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Conference review: Tech the way forward for community care

Posted: 7/26/2017 8:51 PM by Just Better Care
Conference review: Tech the way forward for community care A packed room watched intently as a robotic baby seal named PARO imitated companionship.
 
The design, which has been in use in Japan and Europe since 2003, has multiple sensors, which allows it to perceive people and the environment, and is believed to reduce stress and improve relaxation for its user.
 
This presentation was one of many highlights at the Community Care Business Innovation and Transformation Conference held in June this year.
 
The conference was organised by Just Better Care Brisbane North Managing Director Susanne Jones, in collaboration with Community Resourcing and the Smart AT collaborative, as well as SOUL Social Enterprises.  
 
More than 200 people attended this year’s conference, which was held at Queensland University of Technology Gardens Point in Brisbane.
 
Attendees were treated to a bevy of knowledgeable and insightful speakers, who each took a unique approach to discussing technology in the aged care and disability support sectors.
 
“This year’s conference was all about how as care providers, entrepreneurs, community contributors and business managers, we can channel technology to benefit and enhance the consumer-centric model of service delivery,” Susanne explained.
 
“We are rapidly embracing this new approach, and this conference was about sharing insights, as well as discussing the challenges facing the community care sectors and how they can be managed by utilising technological tools and processes.
 
“The advancements in technology pose vast opportunities for the community care sectors across the globe. Someone who receives support services can pull out their smart phone, and instantly ask for help with shopping or bathing,” Susanne said.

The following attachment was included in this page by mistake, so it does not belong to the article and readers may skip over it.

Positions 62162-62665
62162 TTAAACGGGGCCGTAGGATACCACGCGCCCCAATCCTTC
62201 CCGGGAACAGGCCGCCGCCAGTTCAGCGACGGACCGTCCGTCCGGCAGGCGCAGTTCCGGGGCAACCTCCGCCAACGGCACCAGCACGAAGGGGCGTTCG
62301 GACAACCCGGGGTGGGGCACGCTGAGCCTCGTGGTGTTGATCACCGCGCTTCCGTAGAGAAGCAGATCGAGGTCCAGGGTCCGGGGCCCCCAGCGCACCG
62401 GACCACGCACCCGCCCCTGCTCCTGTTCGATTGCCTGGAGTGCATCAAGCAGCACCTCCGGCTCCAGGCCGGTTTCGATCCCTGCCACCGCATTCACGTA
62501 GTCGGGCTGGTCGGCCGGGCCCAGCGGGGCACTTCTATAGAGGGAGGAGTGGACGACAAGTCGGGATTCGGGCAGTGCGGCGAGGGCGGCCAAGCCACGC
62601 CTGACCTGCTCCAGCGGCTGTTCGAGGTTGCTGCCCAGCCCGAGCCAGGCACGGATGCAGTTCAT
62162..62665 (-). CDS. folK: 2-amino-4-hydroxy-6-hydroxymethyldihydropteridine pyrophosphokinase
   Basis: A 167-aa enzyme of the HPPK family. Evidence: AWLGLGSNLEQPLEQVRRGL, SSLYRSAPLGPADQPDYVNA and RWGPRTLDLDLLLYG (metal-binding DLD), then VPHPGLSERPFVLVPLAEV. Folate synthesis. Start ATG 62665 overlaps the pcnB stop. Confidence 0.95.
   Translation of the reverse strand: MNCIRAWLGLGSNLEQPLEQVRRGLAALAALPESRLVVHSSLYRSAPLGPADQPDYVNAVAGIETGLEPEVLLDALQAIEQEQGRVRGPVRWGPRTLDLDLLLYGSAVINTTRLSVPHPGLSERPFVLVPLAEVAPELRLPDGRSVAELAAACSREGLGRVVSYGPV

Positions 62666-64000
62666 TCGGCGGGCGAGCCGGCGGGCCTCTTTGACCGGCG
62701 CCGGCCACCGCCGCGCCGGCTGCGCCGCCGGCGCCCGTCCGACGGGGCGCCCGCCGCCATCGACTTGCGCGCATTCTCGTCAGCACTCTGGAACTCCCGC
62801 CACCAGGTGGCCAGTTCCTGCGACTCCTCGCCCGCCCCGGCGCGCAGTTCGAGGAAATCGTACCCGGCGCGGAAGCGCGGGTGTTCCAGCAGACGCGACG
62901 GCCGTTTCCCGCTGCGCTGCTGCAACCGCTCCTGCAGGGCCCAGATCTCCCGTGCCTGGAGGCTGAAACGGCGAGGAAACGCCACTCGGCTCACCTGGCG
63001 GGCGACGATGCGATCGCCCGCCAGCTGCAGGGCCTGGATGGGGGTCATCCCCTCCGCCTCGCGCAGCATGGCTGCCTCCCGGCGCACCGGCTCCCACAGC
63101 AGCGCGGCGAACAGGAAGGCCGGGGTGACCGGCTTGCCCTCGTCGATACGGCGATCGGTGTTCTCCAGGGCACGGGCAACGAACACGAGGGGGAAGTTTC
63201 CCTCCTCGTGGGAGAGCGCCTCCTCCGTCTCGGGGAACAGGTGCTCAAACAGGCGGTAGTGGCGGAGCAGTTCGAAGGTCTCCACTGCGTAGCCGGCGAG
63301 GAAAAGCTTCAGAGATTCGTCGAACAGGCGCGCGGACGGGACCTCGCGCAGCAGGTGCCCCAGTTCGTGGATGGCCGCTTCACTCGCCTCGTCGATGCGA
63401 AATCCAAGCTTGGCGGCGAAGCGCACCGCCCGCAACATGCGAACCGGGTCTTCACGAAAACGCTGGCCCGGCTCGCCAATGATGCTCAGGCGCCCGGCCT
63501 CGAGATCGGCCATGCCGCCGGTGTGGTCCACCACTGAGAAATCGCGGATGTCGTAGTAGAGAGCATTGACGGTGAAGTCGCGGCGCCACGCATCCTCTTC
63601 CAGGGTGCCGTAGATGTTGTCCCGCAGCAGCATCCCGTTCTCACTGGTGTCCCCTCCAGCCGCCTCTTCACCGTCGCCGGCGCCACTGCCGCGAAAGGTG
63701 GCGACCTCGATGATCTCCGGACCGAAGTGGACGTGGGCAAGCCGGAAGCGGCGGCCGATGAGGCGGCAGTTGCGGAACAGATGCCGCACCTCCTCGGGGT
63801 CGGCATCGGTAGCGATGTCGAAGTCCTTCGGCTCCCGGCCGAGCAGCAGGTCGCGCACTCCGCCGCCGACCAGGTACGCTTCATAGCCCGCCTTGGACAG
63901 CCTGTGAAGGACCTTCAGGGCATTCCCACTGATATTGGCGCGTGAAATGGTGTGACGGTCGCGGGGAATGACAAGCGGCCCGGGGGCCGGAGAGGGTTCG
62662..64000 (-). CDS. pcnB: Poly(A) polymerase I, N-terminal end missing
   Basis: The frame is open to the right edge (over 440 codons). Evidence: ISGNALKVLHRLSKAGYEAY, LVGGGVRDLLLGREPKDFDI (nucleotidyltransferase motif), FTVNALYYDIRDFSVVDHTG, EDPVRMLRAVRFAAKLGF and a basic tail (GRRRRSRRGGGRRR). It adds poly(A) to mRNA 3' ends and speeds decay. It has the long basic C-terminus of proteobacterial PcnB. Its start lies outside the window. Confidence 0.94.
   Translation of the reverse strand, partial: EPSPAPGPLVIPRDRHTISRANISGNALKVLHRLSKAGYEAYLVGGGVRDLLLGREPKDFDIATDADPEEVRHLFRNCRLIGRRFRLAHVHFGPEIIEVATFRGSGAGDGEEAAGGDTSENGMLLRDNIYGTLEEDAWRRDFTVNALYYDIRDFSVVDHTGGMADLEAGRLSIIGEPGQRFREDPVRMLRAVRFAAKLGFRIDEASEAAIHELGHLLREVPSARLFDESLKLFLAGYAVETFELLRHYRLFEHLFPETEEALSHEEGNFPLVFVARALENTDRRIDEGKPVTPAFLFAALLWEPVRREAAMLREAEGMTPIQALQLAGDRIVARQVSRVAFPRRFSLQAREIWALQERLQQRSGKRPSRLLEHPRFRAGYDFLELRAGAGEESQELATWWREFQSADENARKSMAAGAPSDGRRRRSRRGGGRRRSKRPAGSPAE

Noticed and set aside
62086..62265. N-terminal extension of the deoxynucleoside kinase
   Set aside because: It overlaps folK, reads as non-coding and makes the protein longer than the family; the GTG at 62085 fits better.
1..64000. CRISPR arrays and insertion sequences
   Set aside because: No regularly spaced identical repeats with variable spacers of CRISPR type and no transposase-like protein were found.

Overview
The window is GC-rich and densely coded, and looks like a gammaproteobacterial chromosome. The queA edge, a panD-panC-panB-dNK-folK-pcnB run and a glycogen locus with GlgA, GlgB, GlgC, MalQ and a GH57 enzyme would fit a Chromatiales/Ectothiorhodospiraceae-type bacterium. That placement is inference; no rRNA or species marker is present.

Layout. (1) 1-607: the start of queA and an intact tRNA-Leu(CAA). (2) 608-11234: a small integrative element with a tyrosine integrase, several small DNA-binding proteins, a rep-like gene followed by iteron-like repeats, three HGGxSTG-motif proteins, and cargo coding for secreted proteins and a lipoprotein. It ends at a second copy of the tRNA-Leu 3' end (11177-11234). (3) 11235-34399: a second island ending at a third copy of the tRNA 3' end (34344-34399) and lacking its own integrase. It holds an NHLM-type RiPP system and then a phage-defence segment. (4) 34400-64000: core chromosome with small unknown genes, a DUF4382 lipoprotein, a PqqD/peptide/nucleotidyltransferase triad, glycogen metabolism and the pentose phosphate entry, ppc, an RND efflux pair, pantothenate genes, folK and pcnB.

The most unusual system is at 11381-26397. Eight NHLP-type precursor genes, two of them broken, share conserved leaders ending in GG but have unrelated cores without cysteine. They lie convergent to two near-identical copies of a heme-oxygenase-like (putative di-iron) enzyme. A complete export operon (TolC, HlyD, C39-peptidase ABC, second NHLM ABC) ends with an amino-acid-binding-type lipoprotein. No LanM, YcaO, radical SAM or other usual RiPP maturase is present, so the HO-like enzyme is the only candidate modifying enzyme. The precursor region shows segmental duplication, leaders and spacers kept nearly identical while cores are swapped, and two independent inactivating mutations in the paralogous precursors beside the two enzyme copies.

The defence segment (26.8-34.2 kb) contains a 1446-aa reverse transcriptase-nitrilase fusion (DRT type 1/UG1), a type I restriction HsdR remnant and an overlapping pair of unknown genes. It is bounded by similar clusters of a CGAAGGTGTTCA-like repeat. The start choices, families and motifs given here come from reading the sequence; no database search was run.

Photo: Rudra and Rohini from Just Better Care Brisbane North. 
 
Other speakers on the day included Jason Triolo representing Uber Australia, Marco Maréchal from Connected Strategic Change Processes, and Marita Cheng, founder of Robogals.
 
Popular community voice Dr Karl Kruszelnicki spoke about improving life using digital steps, while Dr Philippa Collin, Senior Research Fellow of Western Sydney University, discussed the value of utilising co-design and co-creation to deliver services and support.
 
The robotic baby seal was presented by Dr Malcolm Fisk from Telehealth Care Quality Group UK and European Quality Projects, who said the companion animal was currently being trialed in a number of aged care facilities.
 
“It was incredible to witness the functionality of the seal and how technology is being cemented within aged and community care as the principal way forward,” Susanne said.
 
Another highlight was the virtual reality device presented by Julianne Lambourne, Indigenous community leader and chief executive of enVizion.
 
“Ms Lambourne demonstrated how this device can be used by older Australians to experience and interact with the world around them without needing to leave their home, or to help them feel more confident about going out by virtually testing it first,” Susanne said.
 
This was the second conference organised by Ms Jones, following the success of last year’s inaugural Entrepreneurial Business in the Community Conference.
 
“I have been in discussions with the conference co-organisers around building on the success from the past two events, with plans to host another conference next year,” Susanne said.
 
“Watch this space.”
 

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